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Crop damage ruins India’s mango export season

  • Crop damage ruins India’s mango export season

    by Market Insider

    Tuesday, 05 May. 2015

    Hopes were high in India this season as an early lifting of the European-ban on mango imports signaled the start of what promised to be a successful domestic and export campaign, however the reality for 2015 is very different.

    There are low volumes of mango in India this season: severe weather damaged significant proportions of the crop, leading to price pressures on the domestic market and, in terms of exports, sales and volumes are not as good as they could be.

    While the damages occurred due to recent repeated rains are still being assessed as the harvest continues, preliminary estimates point towards a minimum loss of 20% on production and the country is likely to suffer a setback on the production front with the current year’s production falling below 15 million mt.

    India continues to struggle to make headway in the export of mangoes, despite its potential for being a global leader for the crop; the Associated Chambers of Commerce and Industry of India (Assocham) tried to address the reasons behind this and put forward a plan of action to transform India’s export volumes and value.

    According to Assocham, considering the production volumes and variety of Indian mangoes the country’s export at 41,280 mt is almost insignificant and India’s share in global markets is very little. Countries such as Brazil, Mexico, Chile, Peru, South Africa, Kenya, Israel and Australia have taken up large scale cultivation of mango and succeeded in building a base in the export market.

    India has a presence in the United Arab Emirates, the United Kingdom of Great Britain and Northern Ireland (U.K), Saudi Arabia, Kuwait, Qatar, Bahrain and Nepal as well as small export volumes to continental Europe but it is facing ‘several challenges’ in mango exports around the world. Although the EU is a lucrative market, Indian exporters struggle to cope with different MRLs (maximum residue limits) for pesticides, drugs and other contaminants as well as ‘complex procedures for sampling and product testing’. In addition, irradiation, vapor heat treatment (VHT), phytosanitary requirements and supervision by importing countries inspectors’ often create hurdles in smooth and fast exports.

    However, the Agricultural and Processed Food Products Export Development Authority (APEDA) is taking pro-active steps to mitigate hurdles such as the introduction of Mangonet, an online traceability system that registers mango growers and exporters to enable importers and retailers in the European Union to check complete details of shipments and track the farm origin. Mangonet was set up following successful launches of similar online initiatives for grapes and pomegranates.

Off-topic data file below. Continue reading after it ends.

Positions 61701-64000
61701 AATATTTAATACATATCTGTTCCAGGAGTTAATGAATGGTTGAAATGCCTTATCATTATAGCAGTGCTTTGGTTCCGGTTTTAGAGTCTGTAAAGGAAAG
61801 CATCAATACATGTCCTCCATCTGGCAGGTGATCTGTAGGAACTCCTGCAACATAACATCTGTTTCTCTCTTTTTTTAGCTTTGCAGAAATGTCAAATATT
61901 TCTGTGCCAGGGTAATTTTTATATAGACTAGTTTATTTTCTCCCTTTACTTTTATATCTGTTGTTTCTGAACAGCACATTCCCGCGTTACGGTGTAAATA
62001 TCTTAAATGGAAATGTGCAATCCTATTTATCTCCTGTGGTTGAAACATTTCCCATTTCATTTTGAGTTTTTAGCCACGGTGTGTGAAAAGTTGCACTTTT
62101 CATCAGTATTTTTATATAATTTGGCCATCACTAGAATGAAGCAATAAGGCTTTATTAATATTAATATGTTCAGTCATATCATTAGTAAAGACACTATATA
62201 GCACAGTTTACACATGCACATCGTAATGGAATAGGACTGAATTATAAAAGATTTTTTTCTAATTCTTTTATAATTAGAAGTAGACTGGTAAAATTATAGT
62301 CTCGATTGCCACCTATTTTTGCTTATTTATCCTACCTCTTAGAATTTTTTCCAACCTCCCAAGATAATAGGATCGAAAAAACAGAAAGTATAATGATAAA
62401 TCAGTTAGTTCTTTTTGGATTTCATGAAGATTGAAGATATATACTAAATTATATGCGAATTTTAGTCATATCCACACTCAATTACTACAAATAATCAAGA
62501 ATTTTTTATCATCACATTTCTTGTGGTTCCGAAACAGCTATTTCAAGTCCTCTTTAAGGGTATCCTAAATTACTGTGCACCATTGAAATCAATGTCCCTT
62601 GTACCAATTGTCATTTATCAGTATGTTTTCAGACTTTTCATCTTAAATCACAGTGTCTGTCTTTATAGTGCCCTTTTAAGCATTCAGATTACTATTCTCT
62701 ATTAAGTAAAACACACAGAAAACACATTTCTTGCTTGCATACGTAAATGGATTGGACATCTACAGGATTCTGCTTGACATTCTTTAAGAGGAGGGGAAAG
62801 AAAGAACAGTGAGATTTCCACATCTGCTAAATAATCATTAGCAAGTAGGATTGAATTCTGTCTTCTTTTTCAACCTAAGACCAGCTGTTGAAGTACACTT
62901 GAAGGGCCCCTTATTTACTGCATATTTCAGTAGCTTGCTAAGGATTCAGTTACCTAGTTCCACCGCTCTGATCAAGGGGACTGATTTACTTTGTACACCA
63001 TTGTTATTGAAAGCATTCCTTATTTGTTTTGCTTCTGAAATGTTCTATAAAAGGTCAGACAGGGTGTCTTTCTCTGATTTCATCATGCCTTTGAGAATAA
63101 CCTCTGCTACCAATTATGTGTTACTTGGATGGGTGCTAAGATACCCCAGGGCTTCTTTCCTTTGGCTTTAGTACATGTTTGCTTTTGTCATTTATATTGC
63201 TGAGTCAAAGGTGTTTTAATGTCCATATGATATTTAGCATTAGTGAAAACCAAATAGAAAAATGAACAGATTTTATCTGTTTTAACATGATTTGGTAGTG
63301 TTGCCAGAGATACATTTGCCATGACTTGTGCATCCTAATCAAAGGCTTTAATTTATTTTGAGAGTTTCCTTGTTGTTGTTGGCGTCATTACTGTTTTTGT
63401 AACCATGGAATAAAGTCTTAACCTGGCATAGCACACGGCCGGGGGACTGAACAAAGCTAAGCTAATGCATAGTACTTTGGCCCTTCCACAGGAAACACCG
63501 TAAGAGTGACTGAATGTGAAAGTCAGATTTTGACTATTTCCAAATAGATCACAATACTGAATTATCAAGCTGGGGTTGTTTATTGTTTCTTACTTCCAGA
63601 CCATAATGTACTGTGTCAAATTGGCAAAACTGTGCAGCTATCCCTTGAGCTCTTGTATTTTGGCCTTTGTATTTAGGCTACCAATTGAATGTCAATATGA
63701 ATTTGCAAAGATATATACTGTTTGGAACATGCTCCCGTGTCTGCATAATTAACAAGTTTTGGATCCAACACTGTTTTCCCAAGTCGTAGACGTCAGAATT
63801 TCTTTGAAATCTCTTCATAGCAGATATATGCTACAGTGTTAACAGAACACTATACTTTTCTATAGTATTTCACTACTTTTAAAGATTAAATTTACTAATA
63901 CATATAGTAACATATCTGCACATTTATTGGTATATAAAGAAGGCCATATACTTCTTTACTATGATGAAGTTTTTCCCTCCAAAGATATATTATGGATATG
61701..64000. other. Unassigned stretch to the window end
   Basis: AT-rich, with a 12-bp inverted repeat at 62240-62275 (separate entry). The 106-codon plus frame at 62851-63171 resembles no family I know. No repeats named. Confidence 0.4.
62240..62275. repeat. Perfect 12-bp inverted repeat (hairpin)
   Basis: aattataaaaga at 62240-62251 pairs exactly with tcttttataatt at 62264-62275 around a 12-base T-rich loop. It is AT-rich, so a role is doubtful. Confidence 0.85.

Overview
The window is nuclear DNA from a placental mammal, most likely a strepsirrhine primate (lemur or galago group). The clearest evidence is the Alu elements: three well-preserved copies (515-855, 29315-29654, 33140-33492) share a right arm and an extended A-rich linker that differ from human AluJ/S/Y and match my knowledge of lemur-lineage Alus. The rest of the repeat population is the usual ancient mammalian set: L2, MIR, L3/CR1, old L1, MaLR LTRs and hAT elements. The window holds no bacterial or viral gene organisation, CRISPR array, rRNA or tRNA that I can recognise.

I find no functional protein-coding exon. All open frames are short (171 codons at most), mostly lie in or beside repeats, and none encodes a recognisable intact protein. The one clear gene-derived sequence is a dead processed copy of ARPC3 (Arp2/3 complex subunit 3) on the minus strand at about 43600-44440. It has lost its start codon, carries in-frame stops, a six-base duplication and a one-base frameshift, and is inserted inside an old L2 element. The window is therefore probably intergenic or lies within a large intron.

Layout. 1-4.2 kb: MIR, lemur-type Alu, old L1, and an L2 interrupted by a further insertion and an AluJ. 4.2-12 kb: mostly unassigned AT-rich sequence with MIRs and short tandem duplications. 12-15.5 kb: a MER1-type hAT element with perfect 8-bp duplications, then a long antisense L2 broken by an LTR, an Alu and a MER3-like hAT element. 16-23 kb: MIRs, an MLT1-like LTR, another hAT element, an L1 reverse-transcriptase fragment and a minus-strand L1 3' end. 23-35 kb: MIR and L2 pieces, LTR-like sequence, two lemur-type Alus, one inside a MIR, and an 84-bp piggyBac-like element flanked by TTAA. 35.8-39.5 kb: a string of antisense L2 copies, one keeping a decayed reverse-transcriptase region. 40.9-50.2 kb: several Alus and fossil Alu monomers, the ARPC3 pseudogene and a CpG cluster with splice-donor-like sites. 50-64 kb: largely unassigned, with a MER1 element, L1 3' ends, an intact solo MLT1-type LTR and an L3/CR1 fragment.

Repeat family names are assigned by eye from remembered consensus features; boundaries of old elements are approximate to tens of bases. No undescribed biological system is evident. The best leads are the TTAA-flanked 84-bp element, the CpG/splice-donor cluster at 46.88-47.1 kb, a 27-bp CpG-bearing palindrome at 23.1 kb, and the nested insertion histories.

In 2001 the Ministry of Commerce began to operate a scheme where 60 Agri-export Zones (AEZs) were set up in various states connected with mango production including Uttar Pradesh, Maharashtra, Gujarat, Andhra Pradesh, West Bengal and Tamil Nadu; the aim of the initiative was to promote mango exports on a global scale but this seems to have failed to have any significant impact over the years.

    Although the AEZ scheme helped in promoting agri exports, it was never able to achieve or accelerate the pace/volume of mango exports as intended. Hence it would be necessary a thorough overhaul of the scheme to converge the efforts of central and state government to increase agro-exports; the required steps are being taken by the government in this direction to realize the objectives of the scheme.

    Regardless of the huge potential in mango exports, India is unable to exploit the opportunities; in the current year, poor quality and lower production prospects are likely to impact mango exports from India badly.

    Domestically, mango will be extremely expensive this season, up by approximately 65% according to Assocham, due to the series of weather setbacks which have badly damaged volumes and quality. Unseasonal rains have resulted in production losses of up to 50% in some states and prices have gone up at a far higher rate compared with other fruit and vegetables.

    Although various state governments have announced relief measures including compensation, these are not enough to mitigate losses incurred by farmers and have an impact on price spikes.

    Source: Freshfruitportal

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